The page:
Anterior Cruciate Ligament Surgery

Anterior cruciate ligament surgery is a tissue replacement surgery for replacing the anterior cruciate ligament, reinstating its functioning after severe damage. The anterior cruciate ligament that partially controls knee mobility runs through the middle of the knee and inhibits tibia from slipping out in front of the femur bone, thus offering rotational flexibility to the kneecap. Most of the problems arising through the anterior cruciate ligament (ACL) occur mainly when the ligament suffers an injury in combination with damage to the surrounding knee structures like meniscus, ligaments, anterior cartilage etc.

ACL is most commonly observed in those involved in high-risk sports like basketball, football, hockey etc. It occurs even without the involvement of the opponent, either due to knee twisting or swiveling, or wrong landings. While most of those who have their ACL affected can survive the pain with basic medication, there are those for whom the pain is persistent and unmanageable. In these cases, there comes a need of Surgery for ACL Tear.

The incidence of ACL injuries is currently estimated at approximately 200,000 annually, with 100,000 ACL reconstructions performed annually. Due to differences in neuromuscular strength, physical conditioning control and the supporting features of ligamentous laxity and estrogen effect on ligaments, female athletes, and the female population in general, are more prone to ACL damage than male athletes and persons.

When evaluated initially, a medical practitioner suggests an X-ray to check for any visible fractures and, depending on results, they may also suggest a magnetic resonance imaging scan to check for knee ligament or cartilage injuries. He checks to see if the ACL is intact or else proceeds to check for ligament tear in knee.

The treatment may be surgical or non-surgical, depending on the extent of damage and physician’s suggestion. In the non-surgical method, improved physical therapy and rehabilitation may help restore the ligaments, but they are more prone to secondary damage because of the instability. Surgical treatment can be chosen, with various surgery packages online. It is more demanding when other injuries are involved. It is done by replacing the damaged segment with a tendon graft (patellar, quadriceps or hamstring).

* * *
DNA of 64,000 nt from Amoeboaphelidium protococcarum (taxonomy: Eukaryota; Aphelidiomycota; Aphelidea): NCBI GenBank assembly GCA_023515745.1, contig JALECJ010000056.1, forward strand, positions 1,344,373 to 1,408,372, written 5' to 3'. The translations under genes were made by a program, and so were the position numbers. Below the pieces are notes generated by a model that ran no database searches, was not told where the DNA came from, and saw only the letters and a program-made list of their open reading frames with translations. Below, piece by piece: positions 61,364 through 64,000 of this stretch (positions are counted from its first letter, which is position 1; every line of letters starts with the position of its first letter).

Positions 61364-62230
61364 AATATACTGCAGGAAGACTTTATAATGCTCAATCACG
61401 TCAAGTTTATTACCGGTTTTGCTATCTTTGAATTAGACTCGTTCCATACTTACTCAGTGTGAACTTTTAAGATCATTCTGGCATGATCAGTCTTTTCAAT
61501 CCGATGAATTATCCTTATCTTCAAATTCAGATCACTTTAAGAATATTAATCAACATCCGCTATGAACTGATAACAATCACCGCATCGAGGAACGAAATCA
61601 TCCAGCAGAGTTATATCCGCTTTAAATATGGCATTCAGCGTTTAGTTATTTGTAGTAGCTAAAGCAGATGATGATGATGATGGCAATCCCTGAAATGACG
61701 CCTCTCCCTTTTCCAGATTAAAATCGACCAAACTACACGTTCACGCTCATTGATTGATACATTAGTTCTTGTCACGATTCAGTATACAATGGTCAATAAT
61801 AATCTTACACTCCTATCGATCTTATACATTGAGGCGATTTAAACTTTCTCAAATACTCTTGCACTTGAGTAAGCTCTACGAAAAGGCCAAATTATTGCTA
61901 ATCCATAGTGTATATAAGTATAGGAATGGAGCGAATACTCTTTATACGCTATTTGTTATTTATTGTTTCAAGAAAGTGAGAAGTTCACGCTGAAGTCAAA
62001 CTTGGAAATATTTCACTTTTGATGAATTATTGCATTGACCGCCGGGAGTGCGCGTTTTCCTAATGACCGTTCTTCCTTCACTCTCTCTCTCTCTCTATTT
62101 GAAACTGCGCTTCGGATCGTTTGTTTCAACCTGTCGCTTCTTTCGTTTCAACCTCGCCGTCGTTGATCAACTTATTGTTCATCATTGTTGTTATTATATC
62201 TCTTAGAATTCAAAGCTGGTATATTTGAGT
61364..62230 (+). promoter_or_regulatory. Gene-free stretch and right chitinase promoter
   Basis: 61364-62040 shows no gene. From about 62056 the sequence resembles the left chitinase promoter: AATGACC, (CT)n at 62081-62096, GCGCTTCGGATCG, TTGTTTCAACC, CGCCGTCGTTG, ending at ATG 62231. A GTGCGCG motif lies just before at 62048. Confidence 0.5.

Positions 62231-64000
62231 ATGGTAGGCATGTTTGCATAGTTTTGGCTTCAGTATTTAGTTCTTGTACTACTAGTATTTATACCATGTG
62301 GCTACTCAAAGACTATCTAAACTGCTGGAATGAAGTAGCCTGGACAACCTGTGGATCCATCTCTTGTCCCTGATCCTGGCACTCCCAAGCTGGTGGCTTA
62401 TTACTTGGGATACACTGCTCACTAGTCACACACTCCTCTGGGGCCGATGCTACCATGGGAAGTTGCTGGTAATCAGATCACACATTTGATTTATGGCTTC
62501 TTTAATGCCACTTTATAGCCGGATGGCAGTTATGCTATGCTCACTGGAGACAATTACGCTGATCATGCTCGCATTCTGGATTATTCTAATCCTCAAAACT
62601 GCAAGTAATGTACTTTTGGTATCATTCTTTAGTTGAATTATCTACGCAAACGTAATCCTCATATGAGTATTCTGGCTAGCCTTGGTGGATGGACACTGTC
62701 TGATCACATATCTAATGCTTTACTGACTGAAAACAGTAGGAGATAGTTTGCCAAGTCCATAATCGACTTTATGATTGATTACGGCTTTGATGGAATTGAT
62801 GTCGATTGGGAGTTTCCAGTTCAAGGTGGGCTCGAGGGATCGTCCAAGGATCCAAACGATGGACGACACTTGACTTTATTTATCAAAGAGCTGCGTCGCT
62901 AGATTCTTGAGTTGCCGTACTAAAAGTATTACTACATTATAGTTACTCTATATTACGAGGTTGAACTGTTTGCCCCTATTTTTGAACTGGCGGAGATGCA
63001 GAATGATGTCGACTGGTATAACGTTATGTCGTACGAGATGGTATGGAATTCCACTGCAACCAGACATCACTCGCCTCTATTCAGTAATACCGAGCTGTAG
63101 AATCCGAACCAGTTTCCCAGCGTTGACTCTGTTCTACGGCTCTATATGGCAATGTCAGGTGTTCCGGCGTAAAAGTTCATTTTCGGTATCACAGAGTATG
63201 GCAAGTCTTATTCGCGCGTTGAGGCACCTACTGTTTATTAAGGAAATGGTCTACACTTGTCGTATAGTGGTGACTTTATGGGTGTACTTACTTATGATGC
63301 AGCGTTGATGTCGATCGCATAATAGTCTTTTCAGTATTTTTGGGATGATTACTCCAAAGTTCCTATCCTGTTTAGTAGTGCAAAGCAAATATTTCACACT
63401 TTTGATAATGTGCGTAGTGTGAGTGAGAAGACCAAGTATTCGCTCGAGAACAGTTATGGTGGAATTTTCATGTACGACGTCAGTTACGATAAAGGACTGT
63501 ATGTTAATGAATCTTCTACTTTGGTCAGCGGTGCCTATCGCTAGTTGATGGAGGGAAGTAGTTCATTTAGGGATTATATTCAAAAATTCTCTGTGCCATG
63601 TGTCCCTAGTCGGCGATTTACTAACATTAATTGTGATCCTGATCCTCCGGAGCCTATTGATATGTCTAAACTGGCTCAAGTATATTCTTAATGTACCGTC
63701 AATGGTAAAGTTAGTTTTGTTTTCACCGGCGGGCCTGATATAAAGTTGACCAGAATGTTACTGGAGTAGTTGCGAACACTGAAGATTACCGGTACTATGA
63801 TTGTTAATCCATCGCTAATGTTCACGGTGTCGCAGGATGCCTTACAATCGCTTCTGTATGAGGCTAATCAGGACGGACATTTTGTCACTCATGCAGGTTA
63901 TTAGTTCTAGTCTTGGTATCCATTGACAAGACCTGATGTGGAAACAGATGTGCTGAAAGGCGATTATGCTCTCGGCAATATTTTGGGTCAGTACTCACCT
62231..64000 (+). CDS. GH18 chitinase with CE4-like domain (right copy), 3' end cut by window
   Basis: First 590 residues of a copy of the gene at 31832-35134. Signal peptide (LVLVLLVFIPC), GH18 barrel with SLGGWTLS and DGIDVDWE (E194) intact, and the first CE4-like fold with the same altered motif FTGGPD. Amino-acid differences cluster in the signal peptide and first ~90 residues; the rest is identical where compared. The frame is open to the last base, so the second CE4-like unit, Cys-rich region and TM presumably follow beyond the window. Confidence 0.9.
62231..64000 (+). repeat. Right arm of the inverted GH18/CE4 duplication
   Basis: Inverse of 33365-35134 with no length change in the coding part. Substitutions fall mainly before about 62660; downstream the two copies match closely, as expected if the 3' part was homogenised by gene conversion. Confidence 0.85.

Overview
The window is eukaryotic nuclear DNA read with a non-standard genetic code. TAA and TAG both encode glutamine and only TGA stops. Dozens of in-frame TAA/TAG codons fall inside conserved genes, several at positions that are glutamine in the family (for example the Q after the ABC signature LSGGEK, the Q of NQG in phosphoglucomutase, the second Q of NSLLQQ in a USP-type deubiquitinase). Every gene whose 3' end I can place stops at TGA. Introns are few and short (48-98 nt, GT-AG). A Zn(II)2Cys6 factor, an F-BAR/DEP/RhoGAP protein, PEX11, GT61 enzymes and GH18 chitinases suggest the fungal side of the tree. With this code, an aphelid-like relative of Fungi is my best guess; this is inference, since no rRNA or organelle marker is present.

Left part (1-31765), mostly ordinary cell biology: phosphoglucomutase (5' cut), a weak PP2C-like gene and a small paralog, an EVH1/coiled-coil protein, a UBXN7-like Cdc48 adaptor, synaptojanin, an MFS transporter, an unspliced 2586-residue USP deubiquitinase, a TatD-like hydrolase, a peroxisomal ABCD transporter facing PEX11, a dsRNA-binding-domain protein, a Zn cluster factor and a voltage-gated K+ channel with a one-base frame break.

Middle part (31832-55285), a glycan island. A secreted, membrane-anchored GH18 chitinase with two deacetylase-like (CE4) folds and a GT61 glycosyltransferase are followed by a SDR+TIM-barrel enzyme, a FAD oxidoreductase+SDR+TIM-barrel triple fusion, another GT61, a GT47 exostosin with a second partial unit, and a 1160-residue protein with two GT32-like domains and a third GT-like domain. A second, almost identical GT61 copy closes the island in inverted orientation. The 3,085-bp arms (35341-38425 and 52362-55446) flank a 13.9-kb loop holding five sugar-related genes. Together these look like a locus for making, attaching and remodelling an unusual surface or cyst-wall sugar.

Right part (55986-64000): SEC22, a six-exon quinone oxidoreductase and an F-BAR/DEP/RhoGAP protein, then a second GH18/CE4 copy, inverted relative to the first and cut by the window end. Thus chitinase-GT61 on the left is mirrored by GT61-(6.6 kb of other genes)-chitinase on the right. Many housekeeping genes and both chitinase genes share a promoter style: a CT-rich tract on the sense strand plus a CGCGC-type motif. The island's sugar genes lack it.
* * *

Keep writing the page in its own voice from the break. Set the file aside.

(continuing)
The prognosis for a moderately-damaged ACL is often conducive, with the minimum recovery and rehabilitation period expected to be at least three months. However, some patients who have partial ACL tears still continue to show oscillating prodromes. With close clinical observation of the unstable condition and physical therapy, patients with these conditions might benefit and recover quicker.

Complete ACL ruptures have a considerable and slightly more favorable outcome. There are cases where even after a complete ACL tear, some patients are unable to participate in cutting or pivoting-type sports, while others have instability even during normal day-to-day activities, such as walking and running. There have also been certain cases where individuals can participate in sports without any symptoms of instability coming up at all. This may vary to any extent depending on the severity of initial knee damage, as well as the desire of the person to get better.

Physical therapy is a critical part of rehabilitation and recovery, with physiotherapeutic exercises starting immediately post-surgery. The extent of recovery depends on the dedication of the patient to meticulous physical therapy. By proper physical fitness and regular suggested medication, the recovery time can be anywhere between 3-6 months, and if the ACL surgery is completely successful, then they can even return to sports without using a brace.